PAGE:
The authors of the new Cochrane meta-analysis, led by Dr Fiona Taylor (London School of Hygiene and Tropical Medicine, UK), issued a press release questioning the benefit of statins in primary prevention and suggesting that the previous data showing benefit may have been biased by industry-funded studies. This has led to headlines in many UK newspapers saying that the drugs are being overused and that millions of people are needlessly exposing themselves to potential side effects.
This has angered researchers who have conducted other large statin meta-analyses, who say the drugs are beneficial, even in the lowest-risk individuals, and their risk of side effects is negligible. They maintain that the Cochrane reviewers have misrepresented the data, which they say could have serious negative consequences for many patients currently taking these agents.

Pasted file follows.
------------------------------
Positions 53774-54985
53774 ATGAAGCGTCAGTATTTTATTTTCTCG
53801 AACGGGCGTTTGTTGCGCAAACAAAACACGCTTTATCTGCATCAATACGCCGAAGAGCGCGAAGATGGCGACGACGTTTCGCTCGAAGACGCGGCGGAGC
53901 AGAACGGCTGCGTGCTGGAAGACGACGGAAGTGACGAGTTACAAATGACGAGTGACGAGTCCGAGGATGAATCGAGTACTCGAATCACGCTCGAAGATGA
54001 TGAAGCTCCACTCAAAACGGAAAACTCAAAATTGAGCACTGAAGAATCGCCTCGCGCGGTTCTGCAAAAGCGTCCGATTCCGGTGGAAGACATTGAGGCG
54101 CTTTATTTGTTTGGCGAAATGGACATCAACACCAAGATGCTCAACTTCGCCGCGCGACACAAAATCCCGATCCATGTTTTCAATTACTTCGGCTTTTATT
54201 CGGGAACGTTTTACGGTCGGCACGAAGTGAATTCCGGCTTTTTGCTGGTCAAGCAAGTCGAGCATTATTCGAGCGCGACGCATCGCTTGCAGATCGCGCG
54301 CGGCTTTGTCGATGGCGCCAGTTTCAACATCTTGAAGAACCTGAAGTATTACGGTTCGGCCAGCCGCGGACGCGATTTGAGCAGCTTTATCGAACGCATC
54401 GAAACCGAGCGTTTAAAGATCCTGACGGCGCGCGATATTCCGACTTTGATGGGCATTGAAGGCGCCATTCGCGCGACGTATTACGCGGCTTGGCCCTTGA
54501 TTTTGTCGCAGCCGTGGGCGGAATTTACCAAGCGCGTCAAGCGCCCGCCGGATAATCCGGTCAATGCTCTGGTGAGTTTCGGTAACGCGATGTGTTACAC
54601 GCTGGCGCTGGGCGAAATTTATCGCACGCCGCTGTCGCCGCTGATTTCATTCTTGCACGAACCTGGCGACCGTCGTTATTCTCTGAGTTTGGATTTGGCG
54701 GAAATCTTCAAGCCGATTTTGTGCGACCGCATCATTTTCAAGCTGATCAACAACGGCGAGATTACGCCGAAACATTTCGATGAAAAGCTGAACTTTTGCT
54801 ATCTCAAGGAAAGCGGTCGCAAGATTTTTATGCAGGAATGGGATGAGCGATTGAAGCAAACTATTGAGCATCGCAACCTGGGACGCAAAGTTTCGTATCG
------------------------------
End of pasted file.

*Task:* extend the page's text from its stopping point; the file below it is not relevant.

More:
Newsweek and The Atlantic both refer to the Cochrane review as a “study.” A review is not what I would consider a study, usually synonymous with a clinical trial. The use of the term makes it sound like the Cochrane folks were doing a clinical trial, patients being randomized to one treatment or another. My sloppy non scientific poll of people (all people in the medical field, but that is who I have contact with) suggests the no one considers a review of clinical trials to be a study. A review of a novel is not the same as writing a novel.
Sloppy and potentially misleading language from major news outlets. What a surprise.
I have always liked meta-analysis for the same reason I like guidelines: they provide an overarching conceptual framework for understanding a topic. But only a fool would make clinical decisions based upon a meta-analysis. Yet, meta-analysis seem to be creeping to the top of the list of the clinical information rankings to be believed.